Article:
For Rory McIlroy, winning didn't take care of everything.
McIlroy missed the cut at The Players Championship, then admitted he messed up his swing trying to keep up with long-hitting Bryson DeChambeau.
Another missed cut followed at The Masters and McIlroy fell to 15th in the world, his worst ranking in more than a decade.
Three weeks later, he showed up at Quail Hollow and won.
"It was a great sort of validation that I'm working on the right things but it was just a step in the process … It was nice to see some results pretty early on but I feel like there's still a long way to go." – Rory McIlroy.
His first victory in 18 months was enough to make him the betting favourite at this week's PGA Championship, according to some agencies, but McIlroy's recent struggles remain fresh in his mind.
"It was a great sort of validation that I'm working on the right things but it was just a step in the process," McIlroy said on Tuesday.
"I want to get better. I want my game to get better. I want to become more consistent.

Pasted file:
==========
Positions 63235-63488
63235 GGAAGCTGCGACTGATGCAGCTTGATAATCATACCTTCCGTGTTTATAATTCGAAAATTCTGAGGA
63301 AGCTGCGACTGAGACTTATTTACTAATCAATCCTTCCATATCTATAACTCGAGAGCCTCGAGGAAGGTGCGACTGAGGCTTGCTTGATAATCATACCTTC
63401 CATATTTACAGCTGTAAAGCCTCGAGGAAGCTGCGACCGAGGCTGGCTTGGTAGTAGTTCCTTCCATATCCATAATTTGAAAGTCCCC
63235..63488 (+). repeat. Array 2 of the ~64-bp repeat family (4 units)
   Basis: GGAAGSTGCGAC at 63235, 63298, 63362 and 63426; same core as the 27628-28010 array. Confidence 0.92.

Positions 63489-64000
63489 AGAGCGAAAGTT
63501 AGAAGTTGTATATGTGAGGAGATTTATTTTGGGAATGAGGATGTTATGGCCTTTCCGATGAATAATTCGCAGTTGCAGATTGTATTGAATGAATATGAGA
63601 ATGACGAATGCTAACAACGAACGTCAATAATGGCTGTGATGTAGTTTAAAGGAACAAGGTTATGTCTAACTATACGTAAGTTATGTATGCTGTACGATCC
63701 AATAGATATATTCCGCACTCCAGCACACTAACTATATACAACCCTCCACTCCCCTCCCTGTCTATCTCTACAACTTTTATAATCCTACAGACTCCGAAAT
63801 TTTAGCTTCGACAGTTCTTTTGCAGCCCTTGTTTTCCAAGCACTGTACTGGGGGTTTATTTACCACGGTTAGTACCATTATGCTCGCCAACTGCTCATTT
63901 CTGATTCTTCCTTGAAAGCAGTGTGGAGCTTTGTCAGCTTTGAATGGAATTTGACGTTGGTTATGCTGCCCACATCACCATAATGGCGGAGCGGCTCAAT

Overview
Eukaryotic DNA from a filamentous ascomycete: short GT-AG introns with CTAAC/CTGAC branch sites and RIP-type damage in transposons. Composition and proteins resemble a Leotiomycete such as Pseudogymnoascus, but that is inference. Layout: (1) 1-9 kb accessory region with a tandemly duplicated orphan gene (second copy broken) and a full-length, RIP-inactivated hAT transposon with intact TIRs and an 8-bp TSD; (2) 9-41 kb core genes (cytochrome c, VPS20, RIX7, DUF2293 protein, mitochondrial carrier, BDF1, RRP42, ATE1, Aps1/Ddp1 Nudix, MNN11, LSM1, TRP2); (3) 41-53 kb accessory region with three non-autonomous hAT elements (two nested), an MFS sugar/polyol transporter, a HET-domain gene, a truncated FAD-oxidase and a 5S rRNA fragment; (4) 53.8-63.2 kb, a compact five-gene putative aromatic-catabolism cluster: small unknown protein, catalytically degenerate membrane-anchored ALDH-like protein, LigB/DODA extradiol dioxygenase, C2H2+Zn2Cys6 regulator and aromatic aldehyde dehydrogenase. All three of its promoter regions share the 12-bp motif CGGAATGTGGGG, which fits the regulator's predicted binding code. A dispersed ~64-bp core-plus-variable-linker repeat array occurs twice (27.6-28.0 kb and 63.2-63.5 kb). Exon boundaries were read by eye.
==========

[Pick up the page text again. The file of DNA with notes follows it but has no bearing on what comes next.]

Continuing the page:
"It was nice to see some results pretty early on but I feel like there's still a long way to go."
Returning to Kiawah Island, where nine years ago McIlroy won the first of his two PGA Championships, doesn't necessarily fill him with confidence, however, with the major's move from August to May offering an Ocean Course that is firmer, windier and less forgiving this time around.
McIlroy's recent search to recover his form led him to add swing coach Pete Cowen to his team and have some long chats with sports psychologist Bob Rotella.
Asked what he was seeking from Rotella, McIlroy quipped, "a lobotomy."
"Look, it's nothing that I haven't heard before, but Bob just puts it in a way that is so simple and can make you laugh," McIlroy said of the informal therapy sessions.
"We're in contact every week, and I really value his input."
The work paid off at Quail Hollow and put McIlroy back near the top of a sport that, for now, lacks a dominant player.
McIlroy will play Thursday and Friday with another two-time PGA champion, Brooks Koepka, who is still recovering from knee surgery two months ago, and 2017 winner Justin Thomas.